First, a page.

The Society for Social Work and Research

2014 Annual Conference

January 15-19, 2014 I Grand Hyatt San Antonio I San Antonio, TX

Psychological Self-Sufficiency: Balancing Cognitive and Non-Cognitive Factors in Workforce Development

Saturday, January 18, 2014: 11:00 AM
HBG Convention Center, Room 002A River Level (San Antonio, TX)
* noted as presenting author
Philip Young P. Hong, PhD, Associate Professor, Loyola University, Chicago, Chicago, IL
Sangmi Choi, PhD, Post Doctoral Researcher, Loyola University, Chicago, Chicago, IL
Whitney Key, MSW, MPH, Project Coordinator, Loyola University, Chicago, Chicago, IL
Purpose: The purpose of the study is to twofold.  First, it is to validate the factor structure of psychological self-sufficiency (PSS), comprising employment hope (EH) and perceived employment barriers (PEB).  Second, it is to investigate the extent to which PSS affects economic self-sufficiency (ESS) among low-income jobseekers.  The two main theoretical perspectives—human capital development and labor force attachment—have traditionally informed studies that model paths to economic success or self-sufficiency (SS) among welfare recipients and low-income job seekers.  Previous studies have examined SS as an economic outcome that provides lasting benefits to individuals’ psycho-social functioning and positive returns on their family life and economic stability and advancement.  Some recent studies have found that low-income jobseekers view SS to be the process of reaching an economic outcome through psychological empowerment.  This transformational process is termed psychological SS (PSS) and it is hypothesized that PSS contributes to ESS in this study.  This is rather significant because PSS is not considered a byproduct of ESS as have been in past studies but a centerpiece to lasting economic success. 


Methods: Studies have investigated the impact of non-cognitive skills, in conjunction with cognitive abilities, on academic performance and success.  These non-cognitive skills include hope and motivation; the same set of attributes that make up EH.  The cognitive abilities involve mental activities such as judgment and problem solving that correspond to EB.  PSS is conceptualized as a dynamic interface of non-cognitive and cognitive forces that help one remain resilient on their path to ESS.  This study uses data collected from two different local social service agencies in Chicago, IL.  A total of 802 low-income job seekers--391 and 411 from two respective agencies, were available for analysis.  The validated Employment Hope Scale (EHS) and Perceived Employment Barrier Scale (PEBS) were used to as two components of PSS and to test the factor structure of PSS using a multi-sample confirmatory factor analysis (CFA). Given adequate fit of CFA, a structural Equation Modeling (SEM) was conducted to investigate the pathways from PSS to ESS. As a measurement of ESS, we used the WEN Economic Self-Sufficiency Scale. Maximum likelihood (ML) was employed to estimate models, and missing data was treated with Full information maximum likelihood (FIML) method.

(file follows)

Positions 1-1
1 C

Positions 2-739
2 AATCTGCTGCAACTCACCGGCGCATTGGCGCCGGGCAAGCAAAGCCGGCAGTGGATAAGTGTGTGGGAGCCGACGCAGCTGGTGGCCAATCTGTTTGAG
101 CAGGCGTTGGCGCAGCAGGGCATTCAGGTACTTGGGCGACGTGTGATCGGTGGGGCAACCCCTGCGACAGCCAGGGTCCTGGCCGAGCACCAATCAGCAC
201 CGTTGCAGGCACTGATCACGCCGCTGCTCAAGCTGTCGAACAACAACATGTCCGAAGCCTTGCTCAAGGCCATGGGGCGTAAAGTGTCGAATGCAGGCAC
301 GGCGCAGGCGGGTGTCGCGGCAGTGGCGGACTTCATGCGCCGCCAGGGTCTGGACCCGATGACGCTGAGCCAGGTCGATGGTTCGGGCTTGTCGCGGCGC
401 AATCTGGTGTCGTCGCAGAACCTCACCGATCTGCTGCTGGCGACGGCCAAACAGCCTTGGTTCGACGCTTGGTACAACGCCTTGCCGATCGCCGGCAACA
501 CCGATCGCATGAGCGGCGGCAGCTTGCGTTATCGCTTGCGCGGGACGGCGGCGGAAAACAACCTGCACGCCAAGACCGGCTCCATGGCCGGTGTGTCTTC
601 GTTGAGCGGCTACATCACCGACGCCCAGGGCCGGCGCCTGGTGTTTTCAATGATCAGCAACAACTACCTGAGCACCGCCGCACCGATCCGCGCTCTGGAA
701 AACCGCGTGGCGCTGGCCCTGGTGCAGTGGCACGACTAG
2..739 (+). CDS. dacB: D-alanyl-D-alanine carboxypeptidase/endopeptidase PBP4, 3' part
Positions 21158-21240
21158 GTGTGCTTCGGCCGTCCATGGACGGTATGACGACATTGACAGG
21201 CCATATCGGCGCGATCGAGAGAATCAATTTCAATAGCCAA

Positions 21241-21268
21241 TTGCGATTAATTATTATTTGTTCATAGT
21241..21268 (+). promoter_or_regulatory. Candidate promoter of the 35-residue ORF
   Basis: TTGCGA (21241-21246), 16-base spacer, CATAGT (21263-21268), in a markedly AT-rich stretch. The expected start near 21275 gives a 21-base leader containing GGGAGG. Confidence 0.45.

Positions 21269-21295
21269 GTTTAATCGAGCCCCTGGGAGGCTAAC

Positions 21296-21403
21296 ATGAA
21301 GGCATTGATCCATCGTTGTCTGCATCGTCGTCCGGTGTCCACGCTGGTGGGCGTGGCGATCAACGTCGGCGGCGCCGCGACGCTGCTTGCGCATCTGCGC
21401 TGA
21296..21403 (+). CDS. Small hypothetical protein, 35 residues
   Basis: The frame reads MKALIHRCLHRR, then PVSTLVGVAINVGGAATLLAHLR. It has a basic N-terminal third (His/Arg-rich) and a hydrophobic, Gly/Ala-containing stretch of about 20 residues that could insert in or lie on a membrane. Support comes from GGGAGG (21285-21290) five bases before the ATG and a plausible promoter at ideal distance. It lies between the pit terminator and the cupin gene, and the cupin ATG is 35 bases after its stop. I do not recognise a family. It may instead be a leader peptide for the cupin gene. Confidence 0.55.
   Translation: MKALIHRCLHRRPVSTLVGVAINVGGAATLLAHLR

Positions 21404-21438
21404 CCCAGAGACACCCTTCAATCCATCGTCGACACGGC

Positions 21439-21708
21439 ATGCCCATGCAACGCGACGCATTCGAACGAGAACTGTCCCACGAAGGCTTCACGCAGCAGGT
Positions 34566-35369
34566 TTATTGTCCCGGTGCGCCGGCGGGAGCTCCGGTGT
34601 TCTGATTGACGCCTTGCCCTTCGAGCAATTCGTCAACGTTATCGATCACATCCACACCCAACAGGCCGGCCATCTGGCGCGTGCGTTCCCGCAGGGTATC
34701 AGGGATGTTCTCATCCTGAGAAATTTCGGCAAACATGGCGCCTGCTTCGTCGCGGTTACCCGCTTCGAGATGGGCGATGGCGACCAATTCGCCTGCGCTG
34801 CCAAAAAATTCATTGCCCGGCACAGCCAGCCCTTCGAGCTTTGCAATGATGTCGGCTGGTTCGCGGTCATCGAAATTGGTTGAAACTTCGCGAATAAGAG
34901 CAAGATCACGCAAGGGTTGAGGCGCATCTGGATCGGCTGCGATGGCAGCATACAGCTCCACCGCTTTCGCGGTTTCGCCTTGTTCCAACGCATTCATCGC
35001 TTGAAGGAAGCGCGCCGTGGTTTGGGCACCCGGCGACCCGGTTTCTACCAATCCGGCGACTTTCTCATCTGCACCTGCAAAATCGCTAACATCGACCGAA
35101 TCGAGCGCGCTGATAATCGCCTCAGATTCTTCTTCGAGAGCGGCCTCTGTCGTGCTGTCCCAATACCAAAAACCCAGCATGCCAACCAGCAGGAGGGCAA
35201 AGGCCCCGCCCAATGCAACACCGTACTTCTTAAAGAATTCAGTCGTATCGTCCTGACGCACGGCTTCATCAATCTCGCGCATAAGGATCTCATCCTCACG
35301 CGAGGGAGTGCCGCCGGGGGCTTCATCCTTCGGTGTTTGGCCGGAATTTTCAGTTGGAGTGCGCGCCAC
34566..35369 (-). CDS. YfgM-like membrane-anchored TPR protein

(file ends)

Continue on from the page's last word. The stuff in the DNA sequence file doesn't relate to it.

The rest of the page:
Results: A multi-sample CFA revealed that PSS composed of EHS and PEBS is replicable across two independent samples with configural and metric invariance achieved. We tested the hypotheses from PSS to ESS using SEM. All fit indices indicated that the theoretical model has a good fit with the data (x2(p) = 2113.191 (.000), df=654, CFI=.935, TLI=.926, RMSEA=.053 (.050-.055)). EHS and EBS together are found to have a significant positive impact on ESS.  


Conclusion: This study validated the factor structure of PSS being made up of EHS and EBS.  It also confirmed the hypothesis that PSS significantly contributes to ESS. Workforce development practitioners need to focus on clients’ PSS when working with them to achieve ESS.  Benchmarking PSS and providing adequate support services along successful employment and retention paths are warranted.